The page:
- The Washington Times
Thursday, August 5, 2010


The news over the past week or two has been filled with charges and countercharges of racism in the NAACP and the Tea Party movement, criticism of the way the Obama administration has handled its voter-intimidation investigation of the New Black Panther Party, the firing and rehiring of Shirley Sherrod, and a Wall Street Journal opinion column by Sen. James Webb, Virginia Democrat, criticizing affirmative action.

Many commentators see all this as proof that America is just as roiled by race as it ever was but that overlooks the big story, namely that everyone involved in these controversies - the Obama administration, the Tea Party movement, the NAACP, Ms. Sherrod, Mr. Webb - now proceeds from the same basic premise: No one should be discriminated against on account of race, and justice should be colorblind.

That’s good news - great news, in fact, and all Americans can take pride in it.

There is, of course, strong disagreement about the extent to which various groups and individuals are fully committed to this principle. Those disagreements are worth sorting out, but it is happy news that no one in charge is saying, “Sure, we reject the notion of equal treatment - what of it?”

And the fact that there is this basic consensus - not only among those in the news but, more importantly, among the overwhelming majority of Americans - means race relations are better than ever, are good, and will continue to be so. That’s good news, too, for everyone outside the racial-grievance industry, and an important blessing always worth counting.

In a country that is increasingly multiracial and multiethnic - indeed, where individual Americans (starting with our president) are increasingly multiracial and multiethnic - it is simply untenable to have a legal regime that sorts people according to skin color and what country their ancestors came from and treats some better and others worse depending on which silly little box they check.

President Obama is no fool, and he knows racial preferences are unpopular and that supporting them would be dangerous - for his administration, in particular. Accordingly, his own statements on the issue certainly could have been worse, to borrow his recent phrase.

He has acknowledged, for example, that his own daughters probably should not get preferential treatment when it comes time for them to apply to college, given their privileged background, and that underprivileged students who even happen to be white would be more deserving. He has rebuked any policy of recession relief that is race-conscious.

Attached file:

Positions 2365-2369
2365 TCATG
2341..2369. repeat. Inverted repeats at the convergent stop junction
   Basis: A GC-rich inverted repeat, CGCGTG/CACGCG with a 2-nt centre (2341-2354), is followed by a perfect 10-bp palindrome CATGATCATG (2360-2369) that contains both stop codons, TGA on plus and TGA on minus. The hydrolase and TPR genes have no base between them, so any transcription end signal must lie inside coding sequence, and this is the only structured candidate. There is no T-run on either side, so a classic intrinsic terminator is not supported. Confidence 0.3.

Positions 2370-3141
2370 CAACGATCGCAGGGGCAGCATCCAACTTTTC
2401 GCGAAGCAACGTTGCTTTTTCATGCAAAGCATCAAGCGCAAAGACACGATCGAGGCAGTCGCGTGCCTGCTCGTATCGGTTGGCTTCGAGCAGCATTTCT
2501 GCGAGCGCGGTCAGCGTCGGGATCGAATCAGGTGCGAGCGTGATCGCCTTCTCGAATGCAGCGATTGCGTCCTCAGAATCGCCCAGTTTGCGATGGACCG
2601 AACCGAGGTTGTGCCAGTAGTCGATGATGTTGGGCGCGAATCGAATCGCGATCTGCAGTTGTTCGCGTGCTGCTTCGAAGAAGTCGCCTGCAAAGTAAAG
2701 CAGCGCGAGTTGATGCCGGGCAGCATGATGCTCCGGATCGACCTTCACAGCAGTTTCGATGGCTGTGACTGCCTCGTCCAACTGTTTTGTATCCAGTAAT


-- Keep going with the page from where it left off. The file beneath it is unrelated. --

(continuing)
But many of his appointees have nonetheless been aggressive in pushing a decidedly un-colorblind agenda. For example, Transportation Secretary Ray LaHood last year sent a letter to all 50 governors, pressuring them to ensure that federal contracting money be distributed with an eye on race, ethnicity and sex. This year, the Justice Department filed an amicus brief that aggressively defended the University of Texas’ use of racial and ethnic preferences in its undergraduate admissions. (That case is being argued this week.) More recently, evidence has surfaced that the administration weighed race in deciding which car dealerships to close.

The administration also has declared that it will be aggressive in filing “disparate impact” complaints. Under this theory, actions that are nondiscriminatory by their terms, in their intent and in their execution are nonetheless challenged if they lead to politically incorrect numbers. Thus, for example, the administration has challenged a physical test for prison guards because, in its view, it was too difficult for women to pass; it likewise has warned schools that their discipline policies will be scrutinized for racial imbalances. Such an approach guarantees the implementation of surreptitious quotas.

Racial preferences also are often expressed in the administration’s Federal Register notices (which the Center for Equal Opportunity monitors daily) and, of course, the president has picked federal judges who favor race-conscious policies, like the nominee for the U.S. Court of Appeals for the 9th Circuit, Goodwin Liu, not to mention “wise Latina” Sonia Sotomayor.

Then, of course, there is the evidence being sifted through by the U.S. Commission on Civil Rights regarding the New Black Panther Party’s voter intimidation, suggesting that the Justice Department, despite its (welcome) denial, has applied a racial double standard in its law enforcement, avoiding prosecutions if there would be black defendants.

But Congress is much worse. Racially preferential provisions are included routinely in all kinds of legislation, usually with little fanfare. For example, the two highest-profile bills passed in the past year - reforming health care and the regulation of financial institutions - both included extensive racial-preference provisions.

It is good that Mr. Webb has criticized such preferential treatment in the abstract, but he and like-minded senators and representatives need to do a better job of identifying, objecting to and removing discriminatory provisions from bills. The lesson here is that those who object to racial preferences need to be vigilant and vocal so such provisions aren’t smuggled into the law by the Obama administration or Congress - or, for that matter, by state and local officials, universities or corporate diversity departments.

The good news is that there is a national consensus for E pluribus unum - and we can make that principle a reality if we demand it from the powers that be.

Roger Clegg is president and general counsel of the Center for Equal Opportunity.

Copyright © 2022 The Washington Times, LLC.